Probably, one of the most common cooking problems is the burning of the pot. In the following article, Cleanipedia will help you deal with this situation with some tips on how to properly and simply clean the burnt pot. Follow Cleanipedia now!
- 1 1. Some notes to clean the burnt pot
- 2 2. Ways to help clean the burnt pot quickly
- 3 How to prevent burnt pots
- 4 How to Get Burnt Food Off a Cast Iron Skillet
1. Some notes to clean the burnt pot
Burnt pots are a common problem in kitchens. This problem usually occurs when you are distracted or distracted while cooking. Faced with this situation, many people decide to throw away the burnt pot and replace it with a new one. However, this is a waste, while you can completely clean the burnt spots in the pot with just a few simple steps. With the ways below, you can own yourself a shiny pot and hide your embarrassing cooking disasters easily.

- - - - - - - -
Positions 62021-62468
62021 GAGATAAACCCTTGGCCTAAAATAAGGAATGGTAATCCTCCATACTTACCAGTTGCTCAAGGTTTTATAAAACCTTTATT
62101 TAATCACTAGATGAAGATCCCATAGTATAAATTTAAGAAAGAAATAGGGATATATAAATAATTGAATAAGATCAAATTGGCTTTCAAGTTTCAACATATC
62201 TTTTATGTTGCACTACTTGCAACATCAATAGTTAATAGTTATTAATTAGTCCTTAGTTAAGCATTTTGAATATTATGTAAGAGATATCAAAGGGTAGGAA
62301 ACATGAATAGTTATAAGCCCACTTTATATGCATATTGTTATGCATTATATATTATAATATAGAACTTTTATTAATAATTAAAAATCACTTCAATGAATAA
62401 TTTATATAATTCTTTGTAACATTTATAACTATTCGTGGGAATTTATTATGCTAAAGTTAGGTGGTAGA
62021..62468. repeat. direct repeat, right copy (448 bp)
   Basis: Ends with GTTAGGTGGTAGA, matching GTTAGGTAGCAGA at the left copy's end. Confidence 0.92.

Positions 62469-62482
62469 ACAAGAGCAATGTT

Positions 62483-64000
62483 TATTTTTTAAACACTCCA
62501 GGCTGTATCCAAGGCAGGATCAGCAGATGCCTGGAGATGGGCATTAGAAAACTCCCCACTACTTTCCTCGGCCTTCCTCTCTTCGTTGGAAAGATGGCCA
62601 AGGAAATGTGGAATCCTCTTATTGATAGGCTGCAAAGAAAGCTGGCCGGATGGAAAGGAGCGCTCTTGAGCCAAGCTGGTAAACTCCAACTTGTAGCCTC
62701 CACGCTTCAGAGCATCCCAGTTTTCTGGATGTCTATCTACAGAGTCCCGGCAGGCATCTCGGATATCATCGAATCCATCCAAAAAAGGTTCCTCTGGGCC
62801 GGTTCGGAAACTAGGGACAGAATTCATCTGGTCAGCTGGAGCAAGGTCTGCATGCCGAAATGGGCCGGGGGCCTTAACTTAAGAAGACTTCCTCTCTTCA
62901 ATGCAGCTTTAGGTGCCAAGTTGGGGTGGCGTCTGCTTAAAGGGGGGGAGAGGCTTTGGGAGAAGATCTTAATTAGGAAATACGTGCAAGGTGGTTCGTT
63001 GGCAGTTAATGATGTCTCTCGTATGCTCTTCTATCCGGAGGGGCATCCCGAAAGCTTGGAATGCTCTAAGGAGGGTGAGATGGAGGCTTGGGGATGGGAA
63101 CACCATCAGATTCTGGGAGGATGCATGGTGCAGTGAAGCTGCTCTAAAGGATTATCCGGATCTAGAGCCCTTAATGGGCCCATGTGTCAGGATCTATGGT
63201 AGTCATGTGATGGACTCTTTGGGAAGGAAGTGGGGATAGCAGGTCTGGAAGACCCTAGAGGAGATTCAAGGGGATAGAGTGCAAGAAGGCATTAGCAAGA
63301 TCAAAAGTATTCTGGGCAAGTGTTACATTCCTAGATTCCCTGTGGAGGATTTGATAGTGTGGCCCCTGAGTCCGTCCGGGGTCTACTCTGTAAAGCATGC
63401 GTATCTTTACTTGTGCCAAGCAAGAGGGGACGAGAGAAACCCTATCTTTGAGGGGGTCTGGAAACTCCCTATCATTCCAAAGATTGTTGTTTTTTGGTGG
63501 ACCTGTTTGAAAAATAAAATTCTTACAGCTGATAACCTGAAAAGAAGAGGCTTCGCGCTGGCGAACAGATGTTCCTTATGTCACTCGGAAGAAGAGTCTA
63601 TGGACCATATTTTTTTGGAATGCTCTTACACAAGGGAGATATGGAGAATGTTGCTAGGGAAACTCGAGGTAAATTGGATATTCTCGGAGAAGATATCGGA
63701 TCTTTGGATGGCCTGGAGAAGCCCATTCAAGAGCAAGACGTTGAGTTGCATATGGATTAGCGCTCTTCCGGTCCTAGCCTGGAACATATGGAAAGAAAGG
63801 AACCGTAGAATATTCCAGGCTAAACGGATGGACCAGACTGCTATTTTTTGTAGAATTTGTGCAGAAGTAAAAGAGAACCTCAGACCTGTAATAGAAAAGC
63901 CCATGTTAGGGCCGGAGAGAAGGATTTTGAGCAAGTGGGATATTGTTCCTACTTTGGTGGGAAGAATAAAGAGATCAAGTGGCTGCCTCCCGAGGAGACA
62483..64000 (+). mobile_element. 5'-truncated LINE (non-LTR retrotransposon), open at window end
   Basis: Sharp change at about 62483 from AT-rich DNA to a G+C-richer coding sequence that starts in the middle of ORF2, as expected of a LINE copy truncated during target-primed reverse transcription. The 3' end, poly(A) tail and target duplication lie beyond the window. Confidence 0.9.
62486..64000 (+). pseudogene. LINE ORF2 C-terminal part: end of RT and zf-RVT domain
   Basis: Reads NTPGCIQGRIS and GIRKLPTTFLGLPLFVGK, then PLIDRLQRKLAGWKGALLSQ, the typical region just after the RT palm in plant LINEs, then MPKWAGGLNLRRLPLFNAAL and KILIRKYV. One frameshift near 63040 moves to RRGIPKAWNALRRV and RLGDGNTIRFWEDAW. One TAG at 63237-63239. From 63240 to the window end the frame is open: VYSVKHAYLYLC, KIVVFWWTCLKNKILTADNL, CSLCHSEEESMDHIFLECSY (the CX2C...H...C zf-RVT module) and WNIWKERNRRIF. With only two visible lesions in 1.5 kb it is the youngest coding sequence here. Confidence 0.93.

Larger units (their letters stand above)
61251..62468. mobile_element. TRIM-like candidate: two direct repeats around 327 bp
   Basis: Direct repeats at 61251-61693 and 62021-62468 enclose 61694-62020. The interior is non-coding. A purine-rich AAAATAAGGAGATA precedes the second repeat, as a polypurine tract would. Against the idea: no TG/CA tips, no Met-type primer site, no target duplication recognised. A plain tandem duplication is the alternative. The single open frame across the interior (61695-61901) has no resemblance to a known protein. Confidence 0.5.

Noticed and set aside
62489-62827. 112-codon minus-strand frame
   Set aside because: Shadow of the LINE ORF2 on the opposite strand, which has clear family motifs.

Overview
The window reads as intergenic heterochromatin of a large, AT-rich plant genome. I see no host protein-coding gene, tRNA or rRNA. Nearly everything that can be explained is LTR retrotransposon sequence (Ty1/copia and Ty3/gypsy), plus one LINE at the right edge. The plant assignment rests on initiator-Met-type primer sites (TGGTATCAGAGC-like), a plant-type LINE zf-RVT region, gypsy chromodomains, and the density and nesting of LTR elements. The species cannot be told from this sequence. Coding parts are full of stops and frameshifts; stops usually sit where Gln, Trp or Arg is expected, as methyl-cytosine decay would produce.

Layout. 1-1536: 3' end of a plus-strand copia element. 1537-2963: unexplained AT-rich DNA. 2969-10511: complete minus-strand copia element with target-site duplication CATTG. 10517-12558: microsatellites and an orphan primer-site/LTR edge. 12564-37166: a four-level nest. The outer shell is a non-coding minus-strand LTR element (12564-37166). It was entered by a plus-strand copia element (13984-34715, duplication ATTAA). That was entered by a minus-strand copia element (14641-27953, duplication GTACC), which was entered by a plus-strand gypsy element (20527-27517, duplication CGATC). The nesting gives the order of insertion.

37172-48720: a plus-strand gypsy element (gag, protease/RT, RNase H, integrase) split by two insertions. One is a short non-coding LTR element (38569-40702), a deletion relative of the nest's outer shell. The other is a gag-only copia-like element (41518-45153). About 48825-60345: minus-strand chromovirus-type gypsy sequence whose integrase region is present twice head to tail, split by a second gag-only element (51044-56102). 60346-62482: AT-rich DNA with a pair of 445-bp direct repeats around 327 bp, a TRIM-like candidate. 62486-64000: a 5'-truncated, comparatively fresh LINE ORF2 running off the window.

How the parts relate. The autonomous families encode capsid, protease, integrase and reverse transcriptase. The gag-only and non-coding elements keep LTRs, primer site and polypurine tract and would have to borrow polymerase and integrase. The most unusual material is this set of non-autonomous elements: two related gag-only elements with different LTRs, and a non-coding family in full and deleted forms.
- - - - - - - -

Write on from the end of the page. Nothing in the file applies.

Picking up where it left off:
Before starting to do this, you need to keep the following things in mind:
- Always follow the manufacturer’s cleaning instructions when you buy a new pan.
- Wear rubber gloves to protect your hands when cleaning pots and pans.
- Never use cleaning tools such as tin pots and pans as this can damage the metal.
- Soaking burnt pots and pans will soften the stain and make it easier to remove.
2. Ways to help clean the burnt pot quickly
Soak the pan in hot water before cleaning the burnt pot
Before treating a burn, the first thing you need to do is soak the pot or pan in hot water, to soften the burn and allow for easier cleaning.